Eliminate Disposable Paper Towels
I’m telling you, those little “insignificant” expenses are not actually insignificant at all! They really add up over time, so making these small changes results in a big difference at the end of the day (or at the end of the year)! Swapping disposable paper towels for reusable cloths is a super easy and simple way to save money. You won’t even notice the difference. Cutting up old t-shirts into squares to make cleaning “rags” also does the trick. After doing your cleaning, simply throw the rags in the wash so that they’re ready to be used the next time! You can catch up on How to Ditch Paper Towels here.
Track Your Daily Expenses
There’s something about the physical act of writing down my expenses that really helps me get super clear on my spending habits. It also keeps me in check so that I know whether I’m on track with my budget throughout the month. Make tracking expenses even easier with our free Printable ExpenseTracking Sheet. If you ready to get the biggest eye opener, check out the Daily Spending Log and start tracking your daily expenses and that is where you will QUICKLY start gaining traction on where to cut a lot of expenses out. If I had only ONE THING to suggest to people, this would be the one. It is the most eye opening action you can take.
Use Your Public Library
Who doesn’t love that feeling of walking into a bookstore and buying a fresh, new book? It gets me every time! At least it did until I realized the insane amount of money I was spending on buying new books every year! Plus, after I’m done reading them, they just sit on the bookshelf for… the rest of eternity. It doesn’t seem like a super savvy way to spend my money, especially when my awesome local library carries almost any book I’ve ever wanted! Plus, most libraries will order a book from another library in your county if the book you want isn’t available in their branch. This library hack also goes for magazines, DVD’s (if you still use those!), audio books and childrens books. I mean, all the free books you could ever want!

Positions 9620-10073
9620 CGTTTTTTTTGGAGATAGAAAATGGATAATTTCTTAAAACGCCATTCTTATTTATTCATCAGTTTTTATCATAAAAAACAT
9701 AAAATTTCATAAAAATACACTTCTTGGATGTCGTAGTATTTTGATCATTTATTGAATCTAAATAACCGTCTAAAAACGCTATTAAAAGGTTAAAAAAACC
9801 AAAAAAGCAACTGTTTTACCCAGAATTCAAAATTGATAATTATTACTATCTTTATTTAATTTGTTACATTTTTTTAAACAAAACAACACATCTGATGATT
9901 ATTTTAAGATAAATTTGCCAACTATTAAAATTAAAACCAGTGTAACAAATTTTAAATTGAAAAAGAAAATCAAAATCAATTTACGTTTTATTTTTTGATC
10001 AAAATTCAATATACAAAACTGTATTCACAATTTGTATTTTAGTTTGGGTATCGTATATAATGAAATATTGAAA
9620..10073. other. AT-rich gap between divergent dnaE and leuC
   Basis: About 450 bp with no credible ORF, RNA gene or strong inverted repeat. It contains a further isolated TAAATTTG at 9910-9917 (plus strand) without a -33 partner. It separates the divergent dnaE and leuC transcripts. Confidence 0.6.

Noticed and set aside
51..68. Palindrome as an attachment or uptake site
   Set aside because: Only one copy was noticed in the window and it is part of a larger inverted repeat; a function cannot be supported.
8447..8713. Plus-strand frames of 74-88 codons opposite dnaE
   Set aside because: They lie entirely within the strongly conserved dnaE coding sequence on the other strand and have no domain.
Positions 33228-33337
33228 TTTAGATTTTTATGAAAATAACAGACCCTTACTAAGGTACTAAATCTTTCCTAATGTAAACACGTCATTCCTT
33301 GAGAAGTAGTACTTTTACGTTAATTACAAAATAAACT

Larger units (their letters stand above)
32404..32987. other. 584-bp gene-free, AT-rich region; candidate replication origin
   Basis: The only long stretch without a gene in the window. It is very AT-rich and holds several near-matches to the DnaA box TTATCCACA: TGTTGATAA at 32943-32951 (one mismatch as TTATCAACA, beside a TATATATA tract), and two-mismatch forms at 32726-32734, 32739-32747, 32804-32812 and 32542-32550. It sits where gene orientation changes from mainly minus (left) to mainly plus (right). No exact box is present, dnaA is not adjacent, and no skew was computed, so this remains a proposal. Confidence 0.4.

Try A “No Spend Challenge” Month
This challenge is meant to be fun, but it’s also designed to help you:
1.) Save money
2.) Gain awareness on just how much money you actually spend that isn’t completely necessary.
What makes it great for beginners is that it helps you understand your own financial behaviors when you go cold turkey.
The challenge goes like this: for one month, you ONLY spend money on things that are absolutely necessary: rent, groceries, utilities, bills, gas, etc. All other “unnecessary” expenses are put on pause until the 30-day challenge is over. That means no spontaneous shopping sprees, no eating out at restaurants, no Starbucks coffees, no impulsive Amazon purposes. Necessities ONLY. It’s just for one month! You can do this! Plus, it’s fun to get creative in other ways you can enjoy yourselves without needing money. Here’s an article with more information and a free printable to stay on track during your no-spend challenge.
Pack Your Lunch
Most of us are at home during breakfast and dinner time. But so many of us are gone during the middle of the day, so when lunch time rolls around we resort to buying a meal while we are out. This adds up big time!
An average lunch out (drink + food) costs around $15 per person. This is $75 per workweek just on lunches alone! That’s $300 per month!
You could spend a small fraction of that simply by taking a few extra minutes in the morning to pack a sandwich or a salad for lunch.
Better yet, put aside an hour or two each Sunday to meal prep your lunches for the week. This way they’re all ready and portioned in your fridge, all you have to do is grab the container each morning and go! Check out this article on meal prepped lunches for more ideas on lunches to prep each week. If you want to save BIG, check out the 24 Cent Frozen Pasta Meals for a great lunch for under a quarter!
Grocery Budget Challenge